The Church of England’s only Syrian-born clergyman, Dr Nadim Nassar, is also Director of the London-based Awareness Foundation, a charity that provides peace-making education in Syria and Iraq and builds understanding between faiths in the UK. The scars left by war and brutality are deep but the education programmes run by the Awareness Foundation are transformative.
This report, by Mary Pham, a fellow with the Advanced Consortium on Cooperation, Conflict and Complexity at the Earth Institute at Columbia University, details her applied research examining best practices of civil society strengthening that can drive positive social change and increase justice, rights, peace and development in Burma.
As educators, we know that our words carry a powerful weight. Although we can’t control how the media portrays Muslim people, we can encourage students to think critically about the messages that they receive from the media. We must also protect our students from classroom debates where they are singled out and feel like they have to defend their faith. One way to mitigate the impact of Islamophobia is to teach our students about it. We need to expose and critique the myths being constructed about Islam all around them in the media, in public discourse, and even in their classrooms.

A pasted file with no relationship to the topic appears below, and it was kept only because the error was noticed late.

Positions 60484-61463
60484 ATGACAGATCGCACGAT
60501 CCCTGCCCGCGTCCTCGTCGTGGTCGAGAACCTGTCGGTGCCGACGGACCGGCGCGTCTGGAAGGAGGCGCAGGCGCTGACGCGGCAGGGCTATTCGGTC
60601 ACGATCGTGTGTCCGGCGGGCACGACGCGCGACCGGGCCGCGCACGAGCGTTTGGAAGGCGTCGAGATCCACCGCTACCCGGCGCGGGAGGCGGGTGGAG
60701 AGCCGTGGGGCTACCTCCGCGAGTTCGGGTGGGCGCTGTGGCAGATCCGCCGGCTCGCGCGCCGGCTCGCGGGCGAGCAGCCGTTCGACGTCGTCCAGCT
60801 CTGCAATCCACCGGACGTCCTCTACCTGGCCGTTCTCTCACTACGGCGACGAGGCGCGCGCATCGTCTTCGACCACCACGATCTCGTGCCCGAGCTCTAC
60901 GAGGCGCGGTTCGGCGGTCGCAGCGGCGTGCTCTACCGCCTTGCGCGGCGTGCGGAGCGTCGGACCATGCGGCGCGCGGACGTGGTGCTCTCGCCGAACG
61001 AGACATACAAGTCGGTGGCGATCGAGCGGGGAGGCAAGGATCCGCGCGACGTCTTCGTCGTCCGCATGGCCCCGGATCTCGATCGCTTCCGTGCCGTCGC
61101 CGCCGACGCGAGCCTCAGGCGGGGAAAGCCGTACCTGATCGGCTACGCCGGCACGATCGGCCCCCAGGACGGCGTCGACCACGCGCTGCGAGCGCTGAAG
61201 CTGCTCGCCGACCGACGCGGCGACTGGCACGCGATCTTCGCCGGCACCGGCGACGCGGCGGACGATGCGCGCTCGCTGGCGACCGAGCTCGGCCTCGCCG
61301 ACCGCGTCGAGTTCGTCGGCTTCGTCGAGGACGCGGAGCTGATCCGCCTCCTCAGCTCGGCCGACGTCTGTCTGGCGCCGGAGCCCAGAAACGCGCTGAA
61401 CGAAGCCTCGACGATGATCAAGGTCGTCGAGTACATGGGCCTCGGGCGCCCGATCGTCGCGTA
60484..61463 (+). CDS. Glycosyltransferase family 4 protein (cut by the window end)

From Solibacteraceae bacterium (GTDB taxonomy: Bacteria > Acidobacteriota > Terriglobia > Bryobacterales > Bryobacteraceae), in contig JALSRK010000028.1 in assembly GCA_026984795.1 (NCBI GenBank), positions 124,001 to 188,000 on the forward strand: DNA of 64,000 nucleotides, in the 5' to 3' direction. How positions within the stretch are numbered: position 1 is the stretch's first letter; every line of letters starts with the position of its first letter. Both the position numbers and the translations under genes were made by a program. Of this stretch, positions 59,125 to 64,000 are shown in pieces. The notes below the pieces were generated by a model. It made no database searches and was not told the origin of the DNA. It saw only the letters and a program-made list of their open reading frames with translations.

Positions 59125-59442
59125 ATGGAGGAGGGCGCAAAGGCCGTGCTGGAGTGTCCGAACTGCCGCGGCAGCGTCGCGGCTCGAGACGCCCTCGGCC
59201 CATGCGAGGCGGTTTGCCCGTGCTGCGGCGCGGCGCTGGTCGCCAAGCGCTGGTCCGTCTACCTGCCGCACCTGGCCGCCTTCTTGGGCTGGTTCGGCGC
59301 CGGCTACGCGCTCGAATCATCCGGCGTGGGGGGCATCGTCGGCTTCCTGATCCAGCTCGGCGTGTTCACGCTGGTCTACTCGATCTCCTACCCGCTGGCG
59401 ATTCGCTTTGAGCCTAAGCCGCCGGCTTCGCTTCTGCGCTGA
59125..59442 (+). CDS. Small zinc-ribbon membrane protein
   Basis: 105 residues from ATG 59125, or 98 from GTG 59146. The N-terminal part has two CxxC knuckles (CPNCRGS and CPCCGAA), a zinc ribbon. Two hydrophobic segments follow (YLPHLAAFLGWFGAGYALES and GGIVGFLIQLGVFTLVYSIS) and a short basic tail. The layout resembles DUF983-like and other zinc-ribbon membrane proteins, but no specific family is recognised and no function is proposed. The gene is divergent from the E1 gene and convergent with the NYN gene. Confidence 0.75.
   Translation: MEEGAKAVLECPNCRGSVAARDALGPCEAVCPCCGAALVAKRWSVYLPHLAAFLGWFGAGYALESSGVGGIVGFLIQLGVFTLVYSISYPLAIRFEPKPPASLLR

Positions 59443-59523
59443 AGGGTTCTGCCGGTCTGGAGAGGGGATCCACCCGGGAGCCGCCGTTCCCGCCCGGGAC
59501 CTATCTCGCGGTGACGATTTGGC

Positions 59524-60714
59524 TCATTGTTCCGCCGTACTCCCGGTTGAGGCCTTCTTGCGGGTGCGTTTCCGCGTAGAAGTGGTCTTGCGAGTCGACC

Betty Reardon is an authentic leader and guru in the field of peace education, which she defines broadly and inclusively as something as fundamental to basic social education as public health or personal finance. She has worked for many years on the pedagogy involved in teaching topics related to building a more peaceful world. This conversation with Katherine Marshall of the Berkley Center for Religion, Peace & World Affairs at Georgetown University focuses on the agenda of a U.S. State Department-appointed sub-group working on women, religion, peace, and security. It also explores wide-ranging issues including interfaith relations, women’s approaches to and roles in work for peace, and the contemporary challenges of educating citizens who can appreciate differences and navigate in a world where different viewpoints are an immediate and significant factor in everyday lives.
Saydoon Nisa Sayed is a South African human rights faith activist. She is moved by her faith, passionate about children and restless on gender justice advocacy. Saydoon is the regional coordinator for Religions for Peace, an international and interfaith movement that works across religious divides to bring peace and understanding. Saydoon has been implementing the Learning to Live Together Programme of Arigatou International in more than 20 schools. In this interview, Saydoon observes “Ethics education should form the bases for educating in any subject. It should include feelings, right and wrong, spirituality, the doing of good and avoiding the doing of bad, coming together on common issues and addressing them collectively.”